We have some interesting research and personal experience that will help you choose. Without going into the details, here is LAYMN’s take on the best psychology textbooks on the market – choose what is required by your professor or opt for Lilienfeld’s Psychology: From Inquiry to Understanding.
1. Psychology – H. Gleitman, J. Gross, D. Reisberg
This is the introductory psychology textbook that accompanied me in my first 3 years of bachelor’s studies. It is well-written, clear, and entertaining. The illustrations are beautiful and as an introduction, it really eases you into the world of psychology. It is a good textbook for beginners because it gives a really comprehensive view of the field. However, this comprehension comes at the cost of depth. This is to be expected. No one book can go broad and deep without becoming a monster-size beast.
Furthermore, J. Gross gave a lecture at my university. So I might be biased towards this book. This textbook is used at Stanford and UPenn. However, despite these authorities recommending this book, stay skeptical. A rule of thumb to follow is to ask: are there replications of this study? If there are no replications mentioned then that is a very clear red flag. The study of the mind is complex because psychologists are researching something that is essentially a black box.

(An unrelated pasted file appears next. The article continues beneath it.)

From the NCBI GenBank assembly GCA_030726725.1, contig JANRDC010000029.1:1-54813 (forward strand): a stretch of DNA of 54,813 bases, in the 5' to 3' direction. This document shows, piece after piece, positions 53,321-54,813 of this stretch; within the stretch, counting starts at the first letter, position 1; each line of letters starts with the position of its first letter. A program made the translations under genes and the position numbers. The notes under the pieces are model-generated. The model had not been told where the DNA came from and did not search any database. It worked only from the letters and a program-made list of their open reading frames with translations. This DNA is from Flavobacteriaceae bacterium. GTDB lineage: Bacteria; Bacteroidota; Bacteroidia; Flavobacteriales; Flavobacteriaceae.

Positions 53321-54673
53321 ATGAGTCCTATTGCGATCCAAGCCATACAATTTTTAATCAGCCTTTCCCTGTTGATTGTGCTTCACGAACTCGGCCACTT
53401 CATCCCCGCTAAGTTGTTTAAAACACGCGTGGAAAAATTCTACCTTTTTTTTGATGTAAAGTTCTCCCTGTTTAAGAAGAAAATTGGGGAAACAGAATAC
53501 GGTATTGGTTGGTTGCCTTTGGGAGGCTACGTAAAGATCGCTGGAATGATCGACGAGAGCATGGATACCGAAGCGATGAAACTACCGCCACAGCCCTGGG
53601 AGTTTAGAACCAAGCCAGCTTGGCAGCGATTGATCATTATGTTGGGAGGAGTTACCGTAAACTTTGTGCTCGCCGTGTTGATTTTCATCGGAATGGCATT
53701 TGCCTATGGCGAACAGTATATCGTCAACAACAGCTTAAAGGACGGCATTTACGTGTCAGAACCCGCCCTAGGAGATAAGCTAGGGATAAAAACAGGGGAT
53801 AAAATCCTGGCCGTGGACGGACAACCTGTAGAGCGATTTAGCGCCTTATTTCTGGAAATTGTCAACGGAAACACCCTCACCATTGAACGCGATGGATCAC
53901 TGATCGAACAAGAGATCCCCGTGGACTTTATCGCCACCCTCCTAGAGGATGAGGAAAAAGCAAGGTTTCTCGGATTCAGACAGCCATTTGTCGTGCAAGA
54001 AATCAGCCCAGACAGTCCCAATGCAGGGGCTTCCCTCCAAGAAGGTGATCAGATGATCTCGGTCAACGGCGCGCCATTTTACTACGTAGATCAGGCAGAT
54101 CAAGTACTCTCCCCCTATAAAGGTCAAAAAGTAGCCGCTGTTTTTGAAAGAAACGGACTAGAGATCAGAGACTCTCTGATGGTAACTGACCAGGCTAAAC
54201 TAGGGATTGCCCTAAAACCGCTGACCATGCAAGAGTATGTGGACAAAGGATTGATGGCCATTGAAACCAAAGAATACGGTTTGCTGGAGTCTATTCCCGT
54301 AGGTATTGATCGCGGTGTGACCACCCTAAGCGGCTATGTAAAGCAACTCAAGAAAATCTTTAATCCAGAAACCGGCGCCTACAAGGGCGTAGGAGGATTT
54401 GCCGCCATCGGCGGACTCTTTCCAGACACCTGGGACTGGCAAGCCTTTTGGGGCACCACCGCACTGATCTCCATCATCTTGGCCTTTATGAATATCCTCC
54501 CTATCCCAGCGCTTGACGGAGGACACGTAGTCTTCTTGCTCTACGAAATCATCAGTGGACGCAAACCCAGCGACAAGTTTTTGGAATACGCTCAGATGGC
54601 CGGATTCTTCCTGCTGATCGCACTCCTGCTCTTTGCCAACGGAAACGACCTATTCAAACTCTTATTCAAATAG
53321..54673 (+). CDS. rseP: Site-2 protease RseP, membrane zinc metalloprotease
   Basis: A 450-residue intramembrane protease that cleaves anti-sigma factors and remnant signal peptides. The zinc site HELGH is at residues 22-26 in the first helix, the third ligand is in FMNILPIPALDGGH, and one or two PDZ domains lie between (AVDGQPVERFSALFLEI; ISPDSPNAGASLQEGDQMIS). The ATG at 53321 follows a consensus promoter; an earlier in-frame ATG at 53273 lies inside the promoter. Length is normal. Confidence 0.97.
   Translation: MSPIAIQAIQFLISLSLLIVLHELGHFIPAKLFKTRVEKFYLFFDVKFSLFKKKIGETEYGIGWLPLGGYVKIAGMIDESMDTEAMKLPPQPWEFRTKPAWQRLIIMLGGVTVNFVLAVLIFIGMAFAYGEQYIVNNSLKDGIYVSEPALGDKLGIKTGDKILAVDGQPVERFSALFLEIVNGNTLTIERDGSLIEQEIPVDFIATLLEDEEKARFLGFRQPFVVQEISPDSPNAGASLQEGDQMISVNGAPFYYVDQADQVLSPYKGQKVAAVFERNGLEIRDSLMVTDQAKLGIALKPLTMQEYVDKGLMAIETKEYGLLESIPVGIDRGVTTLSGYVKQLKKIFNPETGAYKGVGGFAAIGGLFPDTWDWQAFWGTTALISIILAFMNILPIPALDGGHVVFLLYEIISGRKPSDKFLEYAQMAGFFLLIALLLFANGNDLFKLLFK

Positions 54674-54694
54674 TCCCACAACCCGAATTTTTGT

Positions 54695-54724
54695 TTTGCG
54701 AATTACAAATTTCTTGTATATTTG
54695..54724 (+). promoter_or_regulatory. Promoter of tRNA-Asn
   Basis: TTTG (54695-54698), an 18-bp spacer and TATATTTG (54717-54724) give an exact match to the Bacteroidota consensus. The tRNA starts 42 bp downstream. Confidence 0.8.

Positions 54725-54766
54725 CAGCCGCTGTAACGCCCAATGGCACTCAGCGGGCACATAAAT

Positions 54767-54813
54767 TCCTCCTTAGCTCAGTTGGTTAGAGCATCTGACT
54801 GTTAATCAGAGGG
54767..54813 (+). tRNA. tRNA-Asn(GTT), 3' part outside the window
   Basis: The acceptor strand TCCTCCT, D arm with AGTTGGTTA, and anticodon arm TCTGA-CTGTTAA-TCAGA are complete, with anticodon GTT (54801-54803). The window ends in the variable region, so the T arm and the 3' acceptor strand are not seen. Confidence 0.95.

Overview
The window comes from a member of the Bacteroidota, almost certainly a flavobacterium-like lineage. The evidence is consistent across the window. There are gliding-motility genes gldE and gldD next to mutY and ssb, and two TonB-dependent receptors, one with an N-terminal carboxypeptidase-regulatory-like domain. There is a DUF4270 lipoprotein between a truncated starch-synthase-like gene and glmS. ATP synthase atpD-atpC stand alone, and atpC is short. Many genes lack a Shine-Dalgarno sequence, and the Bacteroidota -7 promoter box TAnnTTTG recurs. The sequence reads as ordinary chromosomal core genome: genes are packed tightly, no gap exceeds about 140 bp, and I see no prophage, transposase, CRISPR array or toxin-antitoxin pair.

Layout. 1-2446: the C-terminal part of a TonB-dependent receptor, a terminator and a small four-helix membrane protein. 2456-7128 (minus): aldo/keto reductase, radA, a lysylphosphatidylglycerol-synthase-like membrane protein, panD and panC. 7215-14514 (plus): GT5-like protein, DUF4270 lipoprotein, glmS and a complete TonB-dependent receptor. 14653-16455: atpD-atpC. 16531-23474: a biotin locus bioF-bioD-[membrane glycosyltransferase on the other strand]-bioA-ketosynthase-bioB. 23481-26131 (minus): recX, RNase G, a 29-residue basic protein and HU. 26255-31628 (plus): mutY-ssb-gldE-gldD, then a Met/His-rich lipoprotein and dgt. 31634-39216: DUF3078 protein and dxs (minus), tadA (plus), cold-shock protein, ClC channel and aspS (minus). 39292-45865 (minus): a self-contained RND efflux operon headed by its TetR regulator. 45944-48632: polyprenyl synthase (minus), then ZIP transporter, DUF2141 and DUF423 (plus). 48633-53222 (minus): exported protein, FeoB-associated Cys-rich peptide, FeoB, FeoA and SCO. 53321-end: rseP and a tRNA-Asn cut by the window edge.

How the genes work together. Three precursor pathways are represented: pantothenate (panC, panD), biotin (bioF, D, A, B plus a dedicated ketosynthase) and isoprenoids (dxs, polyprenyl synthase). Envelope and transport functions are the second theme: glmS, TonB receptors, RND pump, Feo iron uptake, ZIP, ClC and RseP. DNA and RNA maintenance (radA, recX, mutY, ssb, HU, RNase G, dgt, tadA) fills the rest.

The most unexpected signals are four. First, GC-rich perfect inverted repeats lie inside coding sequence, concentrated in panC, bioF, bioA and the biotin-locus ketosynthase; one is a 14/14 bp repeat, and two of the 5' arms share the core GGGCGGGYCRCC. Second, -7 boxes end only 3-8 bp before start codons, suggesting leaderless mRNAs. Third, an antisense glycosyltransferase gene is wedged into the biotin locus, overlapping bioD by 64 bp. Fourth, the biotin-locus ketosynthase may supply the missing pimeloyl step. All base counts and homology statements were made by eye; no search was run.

2. Psychology 2e – R. Spielman, W. Jenkins, M. Lovett
I am glad this textbook exists. Sometimes the educational system is heavily geared towards profit at the expense of the education of its students. Therefore, I am really glad that there is an affordable textbook in the market that is a best seller. Where I am from we have tax-supported libraries that offer free textbooks for any course. Assuming the professor has requested the textbooks to be bought into the library. On cursory inspection, I would say it really covers everything you would want from an introductory textbook in psychology.
3. Psychology: From Inquiry to Understanding – S. Lilienfeld, S. Lynn, L. Namy, N. Woolf
According to a 2018 study, by Chris Ferguson, a professor of psychology at Stetson University, most psychology textbooks are rife with scientific inaccuracy – scientific urban myths, plain falsehoods, and unscientific studies (e.g. Stanford Prison experiment) are often included. Scott Lilienfeld’s Psychology: From Inquiry to Understanding is used by the top-ranking psychology program, the University of Minnesota, and is one of the 4 textbooks Ferguson recommends. However, he states that none are perfect.
4. Introduction to Psychology: Gateways to Mind and Behavior
The second book recommended by Ferguson. It perhaps stands out because it was made to enhance the student’s ability to learn. The book practices what it preaches by integrating the SQ4R learning system (Survey, Question, Read, Reflect, Review, Recite). This allegedly promotes critical thinking. I do not find much fault in this logic, as I am a big proponent of thinking skeptically and deeply. The book guides readers in a step-by-step fashion to foster an understanding of psychology’s foundational concepts.